Madden was promoted to the rank of Rear-Admiral on 12 April, 1911.[12] He had had unusually short sea service as a post-captain, and only fourteen months' fleet experience, but he was now to be at sea continuously for over eleven years as a flag officer in the main British Fleet, including the whole period of the war of 1914–1918. This succession of sea-roving commands started with him command the first division, Home Fleet from flagship St. Vincent during 1912, the Third Cruiser Squadron from Antrim during 1913, and then, from 19 December, 1913, the Second Cruiser Squadron from Shannon.

In May, 1914, it was announced that in August Madden would succeed Rear-Admiral A. G. H. W. Moore as Third Sea Lord.[13] He turned over his command to Rear-Admiral the Honourable Somerset A. Gough-Calthorpe on 29 July at Chatham,[14] and was appointed to President for Special Service at the Admiralty.[1]

Great War

When Admiral Sir J. R. (afterwards Earl) Jellicoe was appointed to take over the command of the Grand Fleet he asked for his wife's brother-in-law, Madden, who had been designated to rejoin the Board of Admiralty as third sea lord and controller, to accompany him as chief of staff. Madden was accordingly sent to the Iron Duke (Jellicoe's flagship) on 4 August 1914 and remained in her until Jellicoe became First Sea Lord in November 1916, having been promoted acting Vice-Admiral in June 1915 and confirmed in that rank on 10 June, 1916.[15] In Jellicoe's Jutland dispatch of 18 June 1916, Madden's brilliant work as his Chief of Staff was recorded thus: "Throughout a period of twenty-one months of war his services have been of inestimable value. His good judgment, his long experience in fleets, special gift for organization, and his capacity for unlimited work, have all been of the greatest assistance to me, and have relieved me of much of the anxiety inseparable from the conduct of the fleet during the war. In the stages leading up to the fleet action and during and after the action he was always at hand to assist, and his judgment never at fault. I owe him more than I can say." During his time as Chief of the Staff, Madden went to sea in command, for example taking the First Battle Squadron for exercises west of the Orkneys on 23 September, 1915, and again on the 27th.[16] On 1 January, 1916, he was appointed an Additional Member of the Second Class, or Knight Commander, in the Military Division of the Most Honourable Order of the Bath (K.C.B.).[17]

On 15 September he was appointed an Additional Member of the Second Class, or Knight Commander, in the Most Distinguished Order of Saint Michael and Saint George (K.C.M.G.) for his services at Jutland, dated 31 May.[18]

Jellicoe wrote to Balfour on 19 November, 1916:

You will no doubt remember that I have always stated that I consider Admiral Madden better fitted for the Chief Command than is Admiral Beatty. I am bound to reiterate this opinion although I know that the decision which you announce is taken after much reflection.[19]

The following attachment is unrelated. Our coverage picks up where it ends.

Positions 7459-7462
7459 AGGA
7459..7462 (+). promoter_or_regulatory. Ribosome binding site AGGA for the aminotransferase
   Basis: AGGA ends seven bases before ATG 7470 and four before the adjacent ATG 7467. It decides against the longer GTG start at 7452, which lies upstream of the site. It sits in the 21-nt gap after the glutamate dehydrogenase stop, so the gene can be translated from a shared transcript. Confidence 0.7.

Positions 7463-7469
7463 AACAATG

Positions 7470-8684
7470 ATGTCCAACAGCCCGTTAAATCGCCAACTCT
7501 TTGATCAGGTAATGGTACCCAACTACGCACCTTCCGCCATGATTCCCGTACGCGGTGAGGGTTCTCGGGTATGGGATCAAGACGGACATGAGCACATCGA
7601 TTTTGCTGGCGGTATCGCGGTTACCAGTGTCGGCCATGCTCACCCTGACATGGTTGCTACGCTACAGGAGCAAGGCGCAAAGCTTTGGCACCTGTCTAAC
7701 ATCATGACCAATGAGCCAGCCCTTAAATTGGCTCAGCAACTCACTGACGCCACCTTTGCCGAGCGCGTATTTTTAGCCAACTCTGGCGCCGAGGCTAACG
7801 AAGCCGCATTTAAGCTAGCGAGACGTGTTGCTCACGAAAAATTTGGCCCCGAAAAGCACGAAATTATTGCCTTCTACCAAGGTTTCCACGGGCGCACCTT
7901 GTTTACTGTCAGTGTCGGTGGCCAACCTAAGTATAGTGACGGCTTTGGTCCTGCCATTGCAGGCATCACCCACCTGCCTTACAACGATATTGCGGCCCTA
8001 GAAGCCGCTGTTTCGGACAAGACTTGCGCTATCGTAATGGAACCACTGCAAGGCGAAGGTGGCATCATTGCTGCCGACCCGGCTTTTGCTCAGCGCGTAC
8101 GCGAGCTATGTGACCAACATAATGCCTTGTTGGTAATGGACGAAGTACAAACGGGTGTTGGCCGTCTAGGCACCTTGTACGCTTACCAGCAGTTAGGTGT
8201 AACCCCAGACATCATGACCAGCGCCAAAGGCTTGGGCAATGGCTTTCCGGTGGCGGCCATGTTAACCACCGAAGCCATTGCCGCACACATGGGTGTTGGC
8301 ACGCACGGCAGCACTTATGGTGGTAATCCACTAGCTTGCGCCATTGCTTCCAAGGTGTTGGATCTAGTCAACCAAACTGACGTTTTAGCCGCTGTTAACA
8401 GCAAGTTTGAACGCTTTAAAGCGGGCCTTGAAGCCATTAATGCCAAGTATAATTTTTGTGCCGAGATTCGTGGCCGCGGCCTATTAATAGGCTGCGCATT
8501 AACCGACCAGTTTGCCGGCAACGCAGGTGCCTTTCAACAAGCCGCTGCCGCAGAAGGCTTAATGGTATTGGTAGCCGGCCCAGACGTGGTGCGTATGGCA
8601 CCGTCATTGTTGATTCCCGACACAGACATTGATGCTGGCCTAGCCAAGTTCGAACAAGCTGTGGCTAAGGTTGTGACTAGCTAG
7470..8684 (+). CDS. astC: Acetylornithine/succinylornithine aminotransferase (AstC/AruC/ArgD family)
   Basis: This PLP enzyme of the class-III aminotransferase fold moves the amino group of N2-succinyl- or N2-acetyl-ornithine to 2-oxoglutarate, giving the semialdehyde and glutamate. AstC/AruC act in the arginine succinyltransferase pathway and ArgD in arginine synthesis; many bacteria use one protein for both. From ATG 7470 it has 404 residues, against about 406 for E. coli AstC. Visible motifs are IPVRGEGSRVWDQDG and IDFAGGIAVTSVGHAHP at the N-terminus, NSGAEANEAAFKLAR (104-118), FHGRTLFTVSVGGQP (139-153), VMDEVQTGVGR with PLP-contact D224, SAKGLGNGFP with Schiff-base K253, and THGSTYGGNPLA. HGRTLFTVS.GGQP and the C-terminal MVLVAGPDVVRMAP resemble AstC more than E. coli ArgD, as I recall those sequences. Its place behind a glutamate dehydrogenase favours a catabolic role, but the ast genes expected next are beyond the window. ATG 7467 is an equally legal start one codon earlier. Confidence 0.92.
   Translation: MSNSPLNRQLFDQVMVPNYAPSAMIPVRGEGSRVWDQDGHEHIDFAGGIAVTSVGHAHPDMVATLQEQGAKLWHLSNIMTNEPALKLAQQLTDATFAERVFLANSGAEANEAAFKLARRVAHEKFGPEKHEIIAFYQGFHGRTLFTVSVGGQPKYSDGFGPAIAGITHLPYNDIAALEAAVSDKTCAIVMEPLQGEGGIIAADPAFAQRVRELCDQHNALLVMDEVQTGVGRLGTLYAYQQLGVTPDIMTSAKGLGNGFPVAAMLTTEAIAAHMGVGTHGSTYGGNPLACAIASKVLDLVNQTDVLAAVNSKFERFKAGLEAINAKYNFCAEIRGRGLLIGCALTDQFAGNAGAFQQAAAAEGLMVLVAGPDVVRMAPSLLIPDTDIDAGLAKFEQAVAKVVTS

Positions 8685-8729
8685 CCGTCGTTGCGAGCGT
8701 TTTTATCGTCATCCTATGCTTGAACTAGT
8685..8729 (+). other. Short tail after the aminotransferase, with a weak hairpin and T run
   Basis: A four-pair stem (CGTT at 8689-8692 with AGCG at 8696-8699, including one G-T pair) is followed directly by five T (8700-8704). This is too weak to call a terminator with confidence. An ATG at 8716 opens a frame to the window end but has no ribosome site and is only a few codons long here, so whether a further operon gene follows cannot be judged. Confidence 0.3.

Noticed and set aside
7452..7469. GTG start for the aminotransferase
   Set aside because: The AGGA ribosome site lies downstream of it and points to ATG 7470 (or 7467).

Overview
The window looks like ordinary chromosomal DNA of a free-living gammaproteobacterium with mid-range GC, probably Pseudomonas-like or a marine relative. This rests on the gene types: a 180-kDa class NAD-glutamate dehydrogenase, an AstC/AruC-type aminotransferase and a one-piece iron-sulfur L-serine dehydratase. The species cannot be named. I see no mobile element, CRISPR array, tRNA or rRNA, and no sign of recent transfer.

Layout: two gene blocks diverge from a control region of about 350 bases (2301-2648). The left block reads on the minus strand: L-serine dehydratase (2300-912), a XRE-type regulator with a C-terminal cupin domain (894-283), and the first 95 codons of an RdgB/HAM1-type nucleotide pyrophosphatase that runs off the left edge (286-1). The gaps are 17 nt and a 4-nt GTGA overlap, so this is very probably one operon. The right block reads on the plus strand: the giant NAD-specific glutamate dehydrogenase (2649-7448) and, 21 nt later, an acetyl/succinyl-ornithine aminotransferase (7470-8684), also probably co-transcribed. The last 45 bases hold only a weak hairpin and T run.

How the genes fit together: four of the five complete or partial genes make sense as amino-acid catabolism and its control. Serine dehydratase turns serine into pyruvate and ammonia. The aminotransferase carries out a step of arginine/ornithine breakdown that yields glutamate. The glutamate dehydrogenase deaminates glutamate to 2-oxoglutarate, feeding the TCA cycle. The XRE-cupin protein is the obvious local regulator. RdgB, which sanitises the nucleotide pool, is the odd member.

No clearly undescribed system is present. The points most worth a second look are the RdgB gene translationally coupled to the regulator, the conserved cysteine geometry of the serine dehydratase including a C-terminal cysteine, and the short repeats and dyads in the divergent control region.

On the change of chief command in 1916 Madden was appointed to the command of the first battle squadron, as second in command of the Fleet, with the acting rank of admiral (flag in the Marlborough and later in the Revenge), and retained it until April 1919, having been confirmed in the rank of Admiral on 12 February of that year (vice Sir Berkeley Milne).[20] When Sir David (afterwards Earl) Beatty hauled down his flag as Commander-in-Chief of the Grand Fleet and the war organization of the navy was broken up, Madden was appointed to the command of the newly constituted Atlantic Fleet and Home Fleet with Queen Elizabeth as his flagship, an appointment he held from 1919 to 1922.

Post-war and Atlantic Fleet

Madden was appointed an Additional Member of the First Class, or Knight Grand Cross, in the Military Division of the Order of the Bath (G.C.B.) on 1 January, 1919.[21] In the autumn of 1919 Madden was created a Baronet and granted £10,000 by a vote of parliament, and on finally coming ashore in August, 1922 he received a letter of appreciation from the Board of Admiralty for "the manner in which he exercised command of the Atlantic Fleet and for his services to the Royal Navy and to the Empire." He was appointed First and Principal Naval Aide-de-Camp to the King on 15 August, vice Colville.[22]

Madden was promoted to the rank of Admiral of the Fleet on 31 July, 1924, vice Jackson.[23] He served in 1923–1924 as chairman of the committee on the functions and training of Royal Marines, and in 1925, under the chairmanship of Lord Chelmsford, on that for the list of executive officers of the navy. He was appointed First Sea Lord and Chief of Naval Staff on 30 July, 1927, in succession to Earl Beatty.[24] He would have been placed on the Retired List on 31 July, 1929, but, in order to retain him in office, the First Lord (W. C. Bridgeman) procured a special order in council to secure his remaining Admiral of the Fleet on the Active List supernumerary to establishment, so long as he held appointment as First Sea Lord.[25]